See related editorial on A4
Months in the making, Helping Hands of Sampson County’s massive efforts came to fruition this past weekend, as hundreds upon hundreds of first responders and their families were fed and entertained over the course of a single celebratory Saturday paying tribute to their dedication.
The Helping Hands group, more than 60-strong, provided a catered meal and live entertainment, putting on three separate events at the Sampson Agri-Exposition Center — at 11 a.m., 2 p.m. and 5 p.m. — during which Sampson’s first responders were able to receive a tangible “thank you” for their service.
Sandpiper owner Keith Naylor said nearly 400 pounds of barbecue, 1,200 pounds of chicken, 600 pounds of mac and cheese, thousands of hush puppies and 50 gallons each of slaw and potato salad were to be served, with reserves if needed. Helping Hands also hoped for 250 cakes to be donated for dessert for its first responders.
It received nearly double, approximately 480, thanks to a tremendous outpouring from the community. Organizers said the event was a success, and many credited Chris Sessoms with her vision.
Last year, after hearing of an officer shot at a gas pump in Texas, Sessoms thought about first responders in Sampson and hoped they felt appreciated for all the times they answer the call of duty. She wanted to do something to make sure they knew she and others were thankful.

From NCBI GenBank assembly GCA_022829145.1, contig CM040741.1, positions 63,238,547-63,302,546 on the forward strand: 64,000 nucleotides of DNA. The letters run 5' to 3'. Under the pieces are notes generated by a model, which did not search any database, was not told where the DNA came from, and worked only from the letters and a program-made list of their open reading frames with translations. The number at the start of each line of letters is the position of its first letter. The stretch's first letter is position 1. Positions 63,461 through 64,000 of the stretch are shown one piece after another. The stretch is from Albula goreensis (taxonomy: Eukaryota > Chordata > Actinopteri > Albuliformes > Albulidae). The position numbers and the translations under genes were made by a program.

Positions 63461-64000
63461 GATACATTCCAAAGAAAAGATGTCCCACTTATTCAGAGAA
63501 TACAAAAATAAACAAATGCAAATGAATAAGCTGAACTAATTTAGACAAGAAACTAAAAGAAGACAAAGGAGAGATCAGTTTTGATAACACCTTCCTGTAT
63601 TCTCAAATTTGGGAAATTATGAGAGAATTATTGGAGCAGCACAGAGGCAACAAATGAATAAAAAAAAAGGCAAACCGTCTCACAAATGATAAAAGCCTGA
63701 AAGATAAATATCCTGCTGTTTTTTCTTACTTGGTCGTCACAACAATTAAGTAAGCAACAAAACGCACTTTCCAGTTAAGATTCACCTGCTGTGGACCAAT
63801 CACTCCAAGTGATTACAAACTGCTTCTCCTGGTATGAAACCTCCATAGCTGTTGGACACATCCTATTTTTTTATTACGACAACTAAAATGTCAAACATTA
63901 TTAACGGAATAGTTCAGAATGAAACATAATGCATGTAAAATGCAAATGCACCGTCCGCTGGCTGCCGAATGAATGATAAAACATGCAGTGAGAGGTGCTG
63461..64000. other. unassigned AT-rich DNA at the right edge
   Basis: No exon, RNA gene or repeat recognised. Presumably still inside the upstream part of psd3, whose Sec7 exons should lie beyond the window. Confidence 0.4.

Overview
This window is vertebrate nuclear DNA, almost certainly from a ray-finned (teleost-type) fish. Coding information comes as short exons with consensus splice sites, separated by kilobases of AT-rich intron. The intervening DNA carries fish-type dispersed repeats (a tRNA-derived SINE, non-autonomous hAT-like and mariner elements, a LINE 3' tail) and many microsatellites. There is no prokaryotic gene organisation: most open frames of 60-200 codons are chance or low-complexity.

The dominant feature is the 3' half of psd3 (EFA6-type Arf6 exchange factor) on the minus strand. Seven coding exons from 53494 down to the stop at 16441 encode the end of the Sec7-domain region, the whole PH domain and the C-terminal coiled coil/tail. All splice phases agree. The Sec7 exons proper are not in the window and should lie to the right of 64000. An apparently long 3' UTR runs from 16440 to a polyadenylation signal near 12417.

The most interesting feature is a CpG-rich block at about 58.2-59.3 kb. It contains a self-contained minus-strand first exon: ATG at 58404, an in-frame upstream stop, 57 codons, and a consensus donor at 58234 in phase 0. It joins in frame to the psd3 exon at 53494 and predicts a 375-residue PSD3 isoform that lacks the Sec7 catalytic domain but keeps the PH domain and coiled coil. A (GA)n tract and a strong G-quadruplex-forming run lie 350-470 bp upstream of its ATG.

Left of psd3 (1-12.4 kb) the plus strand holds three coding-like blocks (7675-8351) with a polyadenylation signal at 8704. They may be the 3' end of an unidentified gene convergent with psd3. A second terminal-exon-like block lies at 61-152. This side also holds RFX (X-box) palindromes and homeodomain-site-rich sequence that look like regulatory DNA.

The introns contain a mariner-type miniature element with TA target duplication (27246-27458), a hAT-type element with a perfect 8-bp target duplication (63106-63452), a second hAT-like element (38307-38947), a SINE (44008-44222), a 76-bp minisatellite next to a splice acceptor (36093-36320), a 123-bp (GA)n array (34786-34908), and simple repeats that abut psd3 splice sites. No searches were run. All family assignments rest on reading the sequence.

“I was overwhelmed at the thought that these men and women might not feel nearly as appreciated as they should, and I felt like we, as a community, ought to do something to say thank you in a big and very public way,” Sessoms said. “It couldn’t repay them for what they do, but it could sure be something that let them know people in Sampson County care and applaud them for their selflessness.”
Helping Hands of Sampson, she noted, was a way to give back to those “who give so much to us.”
At Saturday’s event, Dr. John McPhail and J.W. Simmons praised Sessoms for spearheading the event and talked about the amazing dedication of law enforcement, notably Sampson’s finest. What they do does not go unnoticed, evidenced by the massive undertaking by the community.
“This event was touched by one person in particular — Chris Sessoms,” Simmons said.
McPhail said the idea born from Sessoms was shared with her clientele at Chris & Co. Salon and quickly spread through the community. McPhail said Saturday’s event was the culmination of “62 hard-working, caring individuals who have been working at this for six months.”
“No one needed much urging,” McPhail stated. “It started from that salon and really snowballed into a true community effort. The churches became involved. All the schools became involved.”
Sheila Peterson, principal at Roseboro-Salemburg Middle School and a member of Helping Hands, said nearly every school in the county pitched in to decorate the event, including her own. Whether it was placemats or pieces of art — sculpted hands, and colorful and intricately-designed cardboard ambulances, police cars and patrol vehicles — that filled the stage, tables and a donor wall just inside the Sampson County Agri-Exposition Center.